Derek Brown put up a few book recommendations the other day. He’s got some good stuff there. I put together a few of my own that I’d recommend today. I wouldn’t necessarily call them all â€œmust readsâ€. They’re just some that challenged me. (Some would argue that doesn’t take much!) So here they are in no particular order.
Epic by John Eldredge. Now I am a fan of most of his stuff. I have to admit that one of his most popular, Wild at Heart, didn’t speak to me as much as some others. But that’s only because I’m not much of an outdoorsy guy. My idea of roughing it is a hotel without room service. In Epic, John helps us see that each of us were specially created to be the principle character in the epic story that is our lives. Unfortunately we’ve forgotten (or we were never told) how big the story is that we are a part of. We each have an important part to fulfill in the greatest story ever. It’s a pocket book so it is a good one for people who are not big readers. And it help you see a much bigger view of your own life.
Why Men Hate Going to Church by David Murrow was first recommended to me by a buddy of mine that I often don’t agree with. I love him, in part, because he makes me think. So when he recommended this one, I though, â€œSounds like another church bashing book to me.â€ Finally I think my buddy gave me a copy of it to get me to read it. Man am I glad he did! I kept saying to myself, â€œThat’s exactly how I feel!â€ Murrow points out that in the typical church in America there are far more women than men. He’s right. Men are staying away from the church in droves. (As an aside, this is one area where I think our church, Seacoast excels. One of the first things I noticed about the church when I walked in was that there seemed to be a much higher percentage of men than I was used to in church.) But the best part is that Murrow doesn’t just point out a problem, even though he has tons of research and figures to back up his points. He goes on to give bunches of things that churches can do to help attract more men again. And the changes he suggests are pretty much all simple, real world things well in the reach of the smaller budget traditional churches. They aren’t gimmicky or trendy. This book really resonated with me. Everyone in leadership should read it. If we are going to reach our nation, we’ve got to get better at reaching our men.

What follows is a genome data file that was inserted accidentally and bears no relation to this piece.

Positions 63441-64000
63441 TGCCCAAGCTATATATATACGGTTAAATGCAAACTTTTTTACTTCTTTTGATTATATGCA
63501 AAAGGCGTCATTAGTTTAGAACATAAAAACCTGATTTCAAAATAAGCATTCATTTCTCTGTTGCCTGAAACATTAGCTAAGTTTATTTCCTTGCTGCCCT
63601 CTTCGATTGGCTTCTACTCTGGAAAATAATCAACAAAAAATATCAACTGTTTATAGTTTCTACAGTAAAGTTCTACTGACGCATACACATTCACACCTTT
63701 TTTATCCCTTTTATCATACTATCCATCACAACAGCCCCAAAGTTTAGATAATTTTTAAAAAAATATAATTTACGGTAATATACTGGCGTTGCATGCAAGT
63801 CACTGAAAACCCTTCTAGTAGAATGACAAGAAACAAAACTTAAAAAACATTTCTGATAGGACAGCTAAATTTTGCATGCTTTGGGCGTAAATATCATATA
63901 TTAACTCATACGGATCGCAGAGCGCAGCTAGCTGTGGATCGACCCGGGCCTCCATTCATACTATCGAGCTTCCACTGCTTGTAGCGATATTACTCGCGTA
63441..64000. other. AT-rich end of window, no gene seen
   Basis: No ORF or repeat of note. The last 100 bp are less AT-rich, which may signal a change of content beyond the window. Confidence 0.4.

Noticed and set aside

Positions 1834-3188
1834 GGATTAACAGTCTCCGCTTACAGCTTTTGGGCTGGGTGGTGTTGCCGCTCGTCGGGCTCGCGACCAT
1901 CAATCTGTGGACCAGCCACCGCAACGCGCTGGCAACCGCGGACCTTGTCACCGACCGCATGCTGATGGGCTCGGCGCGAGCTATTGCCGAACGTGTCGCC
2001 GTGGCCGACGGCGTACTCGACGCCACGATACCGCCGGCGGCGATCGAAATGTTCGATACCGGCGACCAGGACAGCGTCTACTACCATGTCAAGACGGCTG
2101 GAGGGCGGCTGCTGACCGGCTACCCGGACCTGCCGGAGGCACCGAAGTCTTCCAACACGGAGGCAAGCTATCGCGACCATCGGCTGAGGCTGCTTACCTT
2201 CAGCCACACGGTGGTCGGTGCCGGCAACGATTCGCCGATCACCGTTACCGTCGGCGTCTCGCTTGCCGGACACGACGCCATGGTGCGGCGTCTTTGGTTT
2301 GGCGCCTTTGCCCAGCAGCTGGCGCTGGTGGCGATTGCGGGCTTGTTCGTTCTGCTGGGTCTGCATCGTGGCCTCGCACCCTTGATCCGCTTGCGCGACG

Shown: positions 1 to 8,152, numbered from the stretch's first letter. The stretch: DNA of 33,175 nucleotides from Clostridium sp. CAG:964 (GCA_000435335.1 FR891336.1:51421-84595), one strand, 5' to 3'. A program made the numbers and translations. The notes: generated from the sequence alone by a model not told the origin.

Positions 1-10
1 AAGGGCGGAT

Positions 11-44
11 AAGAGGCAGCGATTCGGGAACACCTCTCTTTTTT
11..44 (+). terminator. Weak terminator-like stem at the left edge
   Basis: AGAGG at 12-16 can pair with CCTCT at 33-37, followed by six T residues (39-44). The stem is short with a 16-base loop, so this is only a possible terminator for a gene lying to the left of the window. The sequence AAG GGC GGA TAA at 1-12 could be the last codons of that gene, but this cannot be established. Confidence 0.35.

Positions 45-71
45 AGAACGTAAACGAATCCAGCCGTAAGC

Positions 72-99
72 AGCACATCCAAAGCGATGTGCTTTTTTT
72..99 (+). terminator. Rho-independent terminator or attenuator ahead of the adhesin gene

Desiring God: Meditations of a Christian Hedonist by John Piper to be one of the modern classics of our faith. I can’t seem to find my copy at the moment. I might have loaned it to someone. But I remember that his thesis is this: The chief end of man is to glorify God by enjoying him for ever. We were made, and we feel our most fulfilled, when we are enjoying God. Some of you out there may think, â€œDuh!â€ But for me it was a pretty profound statement. And then the way Piper goes on to plumb the depths of what that all means really changed my walk with God for the better. â€œYou mean life a Christian can be fun? Full of enjoyment?â€ Radical stuff considering most of our churches are filled with folks who look like they’ve been dipped in pickle juice!
Based on recommendations from Mark Batterson (Is that a cool name or what?) over at Evotional.com I went ahead and ordered Chazown by Graig Groeschel. If this bit from the book description doesn’t get your juices flowing, I don’t know what can. â€Vision and Purpose: Dream It, Live It, Attain It Do you wake up each day motivated by knowing exactly why you were created? Guided by intention in every step? Enter: chazown.â€ I’m excited to get it and I’ll let you know what I think of it after I’m done with it.